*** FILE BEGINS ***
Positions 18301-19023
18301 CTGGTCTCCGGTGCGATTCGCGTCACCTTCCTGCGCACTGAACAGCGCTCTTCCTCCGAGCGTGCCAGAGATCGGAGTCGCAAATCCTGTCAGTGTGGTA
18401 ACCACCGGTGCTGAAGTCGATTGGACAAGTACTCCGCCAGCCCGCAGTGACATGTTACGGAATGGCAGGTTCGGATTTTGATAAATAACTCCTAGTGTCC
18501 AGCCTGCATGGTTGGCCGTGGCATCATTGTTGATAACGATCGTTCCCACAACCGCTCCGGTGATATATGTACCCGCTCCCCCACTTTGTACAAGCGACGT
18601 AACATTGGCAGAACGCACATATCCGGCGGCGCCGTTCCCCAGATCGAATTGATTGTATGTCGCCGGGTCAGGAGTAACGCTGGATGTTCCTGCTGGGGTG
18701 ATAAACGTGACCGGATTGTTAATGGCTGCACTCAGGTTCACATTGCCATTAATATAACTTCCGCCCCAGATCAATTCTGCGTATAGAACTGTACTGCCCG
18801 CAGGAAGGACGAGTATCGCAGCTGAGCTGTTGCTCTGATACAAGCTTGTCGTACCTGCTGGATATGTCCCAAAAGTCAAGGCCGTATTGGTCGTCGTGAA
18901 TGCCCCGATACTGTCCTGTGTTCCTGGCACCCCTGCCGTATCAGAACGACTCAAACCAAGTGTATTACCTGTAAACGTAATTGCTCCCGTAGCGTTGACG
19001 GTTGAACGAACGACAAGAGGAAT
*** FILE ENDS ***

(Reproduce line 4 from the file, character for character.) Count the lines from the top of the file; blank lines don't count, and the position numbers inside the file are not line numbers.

18501 AGCCTGCATGGTTGGCCGTGGCATCATTGTTGATAACGATCGTTCCCACAACCGCTCCGGTGATATATGTACCCGCTCCCCCACTTTGTACAAGCGACGT